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Potash & Perlmutter

Montague Glass

Book Overview: 

Montague Glass was a lawyer who eventually abandoned the practice of law to write full time. He wrote a series of stories in the New York Post about a pair of popular characters in the predominantly Jewish garment trade. Many of the plots were derived from trade problems he saw as a lawyer. This is the first book of the collected stories; his Potash and Perlmutter stories were also made into stage plays and even movies that were very popular in their time.

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Book Excerpt: 
. . .Morris rejoined. "I got to get around and hustle to make a living, Mr. Michaelson, because, Mr. Michaelson, I can't make no living by loafing around street corners and buildings, Mr. Michaelson."

"Don't mention it," said Mr. Michaelson as Morris[Pg 87] started up the last flight. When he entered the Equinox Clothing Company's office the clang of the bell drowned out the last words of Marks Henochstein's sentence. Mr. Henochstein, another member of the real-estate fraternity, was in intimate conference with Harris Rabin.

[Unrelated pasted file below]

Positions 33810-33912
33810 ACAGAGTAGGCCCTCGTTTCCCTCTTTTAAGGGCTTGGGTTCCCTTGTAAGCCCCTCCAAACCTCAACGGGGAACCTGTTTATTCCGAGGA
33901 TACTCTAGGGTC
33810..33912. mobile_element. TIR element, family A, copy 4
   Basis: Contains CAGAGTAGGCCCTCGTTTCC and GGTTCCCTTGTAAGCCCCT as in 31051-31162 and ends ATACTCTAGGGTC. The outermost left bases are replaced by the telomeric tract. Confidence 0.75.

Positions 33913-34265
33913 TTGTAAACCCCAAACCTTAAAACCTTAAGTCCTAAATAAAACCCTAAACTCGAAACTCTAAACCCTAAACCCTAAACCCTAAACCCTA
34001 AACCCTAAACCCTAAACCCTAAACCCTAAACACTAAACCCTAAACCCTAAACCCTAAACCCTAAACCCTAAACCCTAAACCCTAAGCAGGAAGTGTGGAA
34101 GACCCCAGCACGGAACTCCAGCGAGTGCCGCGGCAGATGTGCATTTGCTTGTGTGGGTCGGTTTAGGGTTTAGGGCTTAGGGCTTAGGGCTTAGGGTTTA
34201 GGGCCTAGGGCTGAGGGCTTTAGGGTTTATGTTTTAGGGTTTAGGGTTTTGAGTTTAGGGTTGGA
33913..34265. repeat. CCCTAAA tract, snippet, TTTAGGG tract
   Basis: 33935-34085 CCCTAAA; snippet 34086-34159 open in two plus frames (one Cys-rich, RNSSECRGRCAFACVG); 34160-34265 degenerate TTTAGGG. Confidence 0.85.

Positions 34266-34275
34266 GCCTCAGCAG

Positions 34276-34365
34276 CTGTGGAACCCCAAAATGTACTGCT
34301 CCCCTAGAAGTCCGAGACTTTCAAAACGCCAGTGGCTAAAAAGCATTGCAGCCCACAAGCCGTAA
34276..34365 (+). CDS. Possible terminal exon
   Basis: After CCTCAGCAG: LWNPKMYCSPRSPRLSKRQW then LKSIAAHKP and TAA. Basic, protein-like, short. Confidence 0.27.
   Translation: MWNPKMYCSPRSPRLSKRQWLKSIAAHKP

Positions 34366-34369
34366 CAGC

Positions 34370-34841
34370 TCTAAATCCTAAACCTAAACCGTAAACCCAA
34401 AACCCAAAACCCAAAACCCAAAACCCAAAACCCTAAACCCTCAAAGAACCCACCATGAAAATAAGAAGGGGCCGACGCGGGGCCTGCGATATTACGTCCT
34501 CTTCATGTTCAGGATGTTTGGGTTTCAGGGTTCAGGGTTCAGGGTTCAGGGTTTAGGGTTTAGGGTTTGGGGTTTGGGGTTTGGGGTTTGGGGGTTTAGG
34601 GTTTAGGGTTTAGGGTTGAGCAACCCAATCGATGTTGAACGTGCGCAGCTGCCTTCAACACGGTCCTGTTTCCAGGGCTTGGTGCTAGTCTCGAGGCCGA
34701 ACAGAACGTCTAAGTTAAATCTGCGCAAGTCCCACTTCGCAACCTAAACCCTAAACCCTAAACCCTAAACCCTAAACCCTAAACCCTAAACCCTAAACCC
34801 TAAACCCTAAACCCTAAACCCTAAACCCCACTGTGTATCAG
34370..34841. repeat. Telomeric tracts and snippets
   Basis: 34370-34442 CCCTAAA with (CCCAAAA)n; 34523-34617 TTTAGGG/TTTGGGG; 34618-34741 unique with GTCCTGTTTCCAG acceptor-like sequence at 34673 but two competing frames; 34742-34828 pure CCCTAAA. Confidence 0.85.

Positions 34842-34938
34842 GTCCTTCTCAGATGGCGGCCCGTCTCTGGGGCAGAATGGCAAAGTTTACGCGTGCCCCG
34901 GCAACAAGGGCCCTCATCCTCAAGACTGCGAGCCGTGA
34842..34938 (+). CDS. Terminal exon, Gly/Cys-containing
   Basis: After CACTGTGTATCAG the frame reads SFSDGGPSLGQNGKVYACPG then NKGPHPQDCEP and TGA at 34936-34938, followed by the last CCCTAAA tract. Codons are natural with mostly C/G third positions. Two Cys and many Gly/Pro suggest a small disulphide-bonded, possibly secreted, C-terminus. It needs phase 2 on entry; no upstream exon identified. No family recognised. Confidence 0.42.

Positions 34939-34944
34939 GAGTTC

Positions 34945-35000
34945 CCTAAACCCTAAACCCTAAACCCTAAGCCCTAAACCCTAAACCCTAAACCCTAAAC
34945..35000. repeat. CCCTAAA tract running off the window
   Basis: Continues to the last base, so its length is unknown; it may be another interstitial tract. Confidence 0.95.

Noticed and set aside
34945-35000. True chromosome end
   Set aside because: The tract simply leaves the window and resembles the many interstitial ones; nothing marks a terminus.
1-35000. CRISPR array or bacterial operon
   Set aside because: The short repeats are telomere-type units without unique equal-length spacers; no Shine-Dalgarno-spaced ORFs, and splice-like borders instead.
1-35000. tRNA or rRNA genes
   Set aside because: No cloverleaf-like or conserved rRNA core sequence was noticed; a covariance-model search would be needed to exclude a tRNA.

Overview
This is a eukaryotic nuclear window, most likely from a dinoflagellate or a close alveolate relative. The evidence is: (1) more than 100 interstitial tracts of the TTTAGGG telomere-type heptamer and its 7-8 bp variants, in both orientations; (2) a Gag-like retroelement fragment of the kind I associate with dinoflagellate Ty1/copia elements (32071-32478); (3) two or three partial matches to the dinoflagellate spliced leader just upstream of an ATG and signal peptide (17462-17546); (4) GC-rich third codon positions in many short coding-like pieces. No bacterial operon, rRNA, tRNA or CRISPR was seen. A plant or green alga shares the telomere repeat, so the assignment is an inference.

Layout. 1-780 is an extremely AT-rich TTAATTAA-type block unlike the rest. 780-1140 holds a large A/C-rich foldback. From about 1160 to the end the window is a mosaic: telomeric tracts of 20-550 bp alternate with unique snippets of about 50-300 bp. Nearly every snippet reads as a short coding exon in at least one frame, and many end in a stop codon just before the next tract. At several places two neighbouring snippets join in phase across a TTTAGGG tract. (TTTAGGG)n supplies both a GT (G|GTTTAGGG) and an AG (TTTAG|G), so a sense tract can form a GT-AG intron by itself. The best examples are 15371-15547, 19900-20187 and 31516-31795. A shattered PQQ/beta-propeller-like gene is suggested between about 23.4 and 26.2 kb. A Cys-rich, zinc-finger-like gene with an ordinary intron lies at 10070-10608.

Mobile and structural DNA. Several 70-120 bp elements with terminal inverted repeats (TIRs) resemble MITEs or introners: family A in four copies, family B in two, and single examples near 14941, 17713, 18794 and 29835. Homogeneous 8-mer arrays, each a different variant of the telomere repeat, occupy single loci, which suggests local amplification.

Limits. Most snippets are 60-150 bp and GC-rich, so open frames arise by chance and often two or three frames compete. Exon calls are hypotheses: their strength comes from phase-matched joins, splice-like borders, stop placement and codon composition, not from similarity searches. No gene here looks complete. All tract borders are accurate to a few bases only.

"I think we got him going," he was saying. "My wife seen Mrs. Perlmutter at a Kaffeeklatsch yesterday, and she told her I made you an offer of forty-eight four-fifty for the house. Last night when he came around to your place I told him the house ain't no bargain for any one what ain't a real-estater, y'understand, and he gets quite mad about it. Also, I watched him when Ike Magnus tells you he would give forty-e. . . Read More

Community Reviews

Potash and Perlmutter are in the "cloak and suit" business in NYC. The book was written around 1920 (I'm too lazy to look it up). They're caught up in the machinations of competitors, employees, customers, wholesalers, and attorneys. Always trying to stay on top of the skullduggery. It's very funny.